This weekend, Bloomberg Politics released a new poll of the New Hampshire GOP primary race that appears to be good news for Jeb Bush, who they conclude is at the front of the theoretical pack.

But take a closer look at the numbers and a positive story for Bush starts to look rather different: the supposed frontrunner is struggling alongside everyone else to break out. None of the candidates have amassed anywhere near 20 percent of the vote — which suggests that the contest for this key early state is wide open.



Indeed, this poll shows Bush with the support of a mere 16 percent of respondents — which means that despite the advantages in name recognition he holds from being related to two former presidents, he's barely ahead of Rand Paul and Scott Walker.

Early presidential primary polls very frequently bear little resemblance to the end results. Many voters aren't paying attention so early, and many likely candidates may not yet be well-known.

Walker, in particular, was unfamiliar to 46 percent of the poll's respondents — showing he could have room to win more support after he actually campaigns in the state. (Other recent polls show Walker with a slight lead already.)

So it's pretty pointless to parse small single-digit differences between these candidates at this point. The takeaway from this poll shouldn't be that Bush is leading — it should be that New Hampshire is anyone's game.

New Hampshire could elevate a mainstream contender



Two New Hampshire presidential primary winners, Mitt Romney and John McCain, in the state in 2012. (Richard Ellis / Getty)

Everyone knows New Hampshire is crucial to the presidential primary process. But it's been particularly crucial to the GOP in the past two cycles, in which the New Hampshire winner beat out a socially conservative Iowa caucus winner to get the nomination.

In 2008, Mike Huckabee won a surprise victory in the Iowa caucuses — and John McCain's win in New Hampshire elevated him as the mainstream alternative, after months in which political observers had written off his campaign. Then, in 2012, Rick Santorum very narrowly won Iowa, but Mitt Romney's solid win in New Hampshire made it clear that he was still the candidate to beat.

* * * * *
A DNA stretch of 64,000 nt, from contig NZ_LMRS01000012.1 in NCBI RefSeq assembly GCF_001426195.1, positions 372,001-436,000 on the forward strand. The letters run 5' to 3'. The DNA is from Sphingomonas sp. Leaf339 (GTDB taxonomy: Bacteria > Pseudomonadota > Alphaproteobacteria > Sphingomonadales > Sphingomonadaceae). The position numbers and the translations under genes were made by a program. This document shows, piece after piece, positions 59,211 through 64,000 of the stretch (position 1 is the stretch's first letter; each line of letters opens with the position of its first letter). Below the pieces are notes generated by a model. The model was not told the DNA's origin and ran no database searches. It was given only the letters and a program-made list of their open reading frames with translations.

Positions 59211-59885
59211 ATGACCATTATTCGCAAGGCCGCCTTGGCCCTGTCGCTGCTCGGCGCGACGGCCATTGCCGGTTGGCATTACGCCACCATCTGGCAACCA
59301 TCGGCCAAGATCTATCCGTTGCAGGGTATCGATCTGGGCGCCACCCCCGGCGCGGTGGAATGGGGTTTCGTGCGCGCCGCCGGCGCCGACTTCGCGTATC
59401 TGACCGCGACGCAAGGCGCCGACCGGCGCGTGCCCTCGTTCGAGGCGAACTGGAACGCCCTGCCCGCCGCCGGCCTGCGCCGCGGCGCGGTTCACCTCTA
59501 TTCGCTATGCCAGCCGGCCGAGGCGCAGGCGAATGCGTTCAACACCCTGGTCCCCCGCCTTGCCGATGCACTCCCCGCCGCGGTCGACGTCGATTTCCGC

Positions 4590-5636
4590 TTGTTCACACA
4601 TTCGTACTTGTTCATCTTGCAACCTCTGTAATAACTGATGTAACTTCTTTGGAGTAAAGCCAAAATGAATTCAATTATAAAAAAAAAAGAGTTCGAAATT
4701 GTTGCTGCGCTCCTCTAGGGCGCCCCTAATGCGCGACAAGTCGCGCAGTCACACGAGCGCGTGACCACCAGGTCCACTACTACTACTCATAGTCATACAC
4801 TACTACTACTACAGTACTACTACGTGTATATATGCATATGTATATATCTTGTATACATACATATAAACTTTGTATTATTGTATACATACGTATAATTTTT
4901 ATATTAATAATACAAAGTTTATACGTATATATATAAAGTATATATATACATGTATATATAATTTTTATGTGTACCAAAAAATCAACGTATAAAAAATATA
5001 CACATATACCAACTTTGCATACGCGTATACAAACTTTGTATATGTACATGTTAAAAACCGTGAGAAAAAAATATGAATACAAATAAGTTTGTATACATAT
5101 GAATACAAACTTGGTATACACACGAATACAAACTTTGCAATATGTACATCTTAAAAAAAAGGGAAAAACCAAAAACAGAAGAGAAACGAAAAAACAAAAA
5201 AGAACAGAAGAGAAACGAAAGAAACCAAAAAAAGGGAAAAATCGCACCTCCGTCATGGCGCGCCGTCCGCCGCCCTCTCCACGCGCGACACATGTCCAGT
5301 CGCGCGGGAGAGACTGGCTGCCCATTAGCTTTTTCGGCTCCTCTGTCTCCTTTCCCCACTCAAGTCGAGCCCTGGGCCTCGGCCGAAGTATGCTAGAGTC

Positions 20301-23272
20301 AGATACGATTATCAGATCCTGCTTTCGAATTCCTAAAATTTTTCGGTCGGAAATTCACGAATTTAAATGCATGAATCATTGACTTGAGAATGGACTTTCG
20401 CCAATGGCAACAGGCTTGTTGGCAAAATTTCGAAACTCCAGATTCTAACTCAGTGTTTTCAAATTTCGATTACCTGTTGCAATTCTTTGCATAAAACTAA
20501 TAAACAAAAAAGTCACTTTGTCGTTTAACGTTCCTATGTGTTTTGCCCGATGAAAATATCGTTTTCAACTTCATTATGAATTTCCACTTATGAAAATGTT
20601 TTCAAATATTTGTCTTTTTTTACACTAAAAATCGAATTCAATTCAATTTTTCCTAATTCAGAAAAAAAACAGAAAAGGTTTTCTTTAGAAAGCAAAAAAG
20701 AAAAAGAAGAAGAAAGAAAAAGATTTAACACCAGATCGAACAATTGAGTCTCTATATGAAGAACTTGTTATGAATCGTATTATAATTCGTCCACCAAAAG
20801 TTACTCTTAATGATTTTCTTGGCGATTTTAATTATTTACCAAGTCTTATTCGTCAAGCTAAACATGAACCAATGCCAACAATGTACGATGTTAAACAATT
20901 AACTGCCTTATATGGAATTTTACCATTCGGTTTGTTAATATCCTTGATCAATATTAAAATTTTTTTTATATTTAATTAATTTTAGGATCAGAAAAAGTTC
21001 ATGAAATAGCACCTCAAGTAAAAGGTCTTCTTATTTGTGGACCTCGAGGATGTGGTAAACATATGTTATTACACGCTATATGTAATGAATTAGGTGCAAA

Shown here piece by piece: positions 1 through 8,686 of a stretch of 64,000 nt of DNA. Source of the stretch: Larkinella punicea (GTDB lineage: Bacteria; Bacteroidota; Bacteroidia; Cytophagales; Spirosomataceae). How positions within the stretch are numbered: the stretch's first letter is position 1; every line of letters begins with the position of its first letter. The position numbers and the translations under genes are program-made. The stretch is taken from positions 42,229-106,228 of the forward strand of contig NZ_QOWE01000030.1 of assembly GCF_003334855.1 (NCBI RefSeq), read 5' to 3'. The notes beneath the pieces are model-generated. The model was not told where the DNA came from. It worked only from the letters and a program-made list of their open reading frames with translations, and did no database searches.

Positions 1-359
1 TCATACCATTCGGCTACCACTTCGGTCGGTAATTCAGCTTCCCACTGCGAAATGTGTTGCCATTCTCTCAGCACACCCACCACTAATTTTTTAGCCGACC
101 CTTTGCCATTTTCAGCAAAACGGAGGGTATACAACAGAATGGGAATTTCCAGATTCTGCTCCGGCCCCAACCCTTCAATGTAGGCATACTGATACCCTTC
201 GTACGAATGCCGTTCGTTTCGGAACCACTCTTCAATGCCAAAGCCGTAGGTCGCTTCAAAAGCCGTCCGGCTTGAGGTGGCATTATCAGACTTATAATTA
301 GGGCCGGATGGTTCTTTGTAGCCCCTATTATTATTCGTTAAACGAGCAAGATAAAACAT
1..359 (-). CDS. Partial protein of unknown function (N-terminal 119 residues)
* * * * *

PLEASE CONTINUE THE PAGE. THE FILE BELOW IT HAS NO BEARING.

"What is the non-Tea Party segment of the Republican Party going to do? Who is their horse?"

That scenario won't necessarily repeat itself — in 2000, George W. Bush won the Iowa caucuses, and overcame McCain's New Hampshire win to be the nominee. Indeed, Jeb Bush also hopes to compete in Iowa, and has hired a top former Romney staffer to help him do so.

But recently, New Hampshire, with its recent history of supporting more moderate candidates, has provided a stronger indication about where the more mainstream wing of the party — both activists and voters — will end up.

"What is the non-Tea Party segment of the Republican Party going to do? Who is their horse?" David Karol, a political scientist who studies presidential primaries, asked me in a December interview. "If you think about who's going to win the New Hampshire primary, that's one way of thinking about who that person will be."

And if Bush can't win Iowa or New Hampshire, winning the nomination will be an immense challenge. No major party nominee has failed to win both early states since Bill Clinton in 1992 — and the Iowa caucuses didn't really count that year, since Tom Harkin, a senator representing the state and a favorite son, was running.

When a candidate does get a lead, it might not last

Even if a candidate does emerge with a poll lead in New Hampshire soon, though, it may not mean much. Primary races can be volatile, and the polls can change dramatically as the election approaches.

It's worth remembering that in 2007, John McCain didn't lead a single New Hampshire poll between early June and late December, according to RealClearPolitics. Yet he ended up defeating Mitt Romney, 37 percent of the vote to 32.



So, overall, the question of which GOP candidate will emerge in New Hampshire is an extremely important one to be asking. But according to recent polling and recent history, we're very far away from getting an answer to it.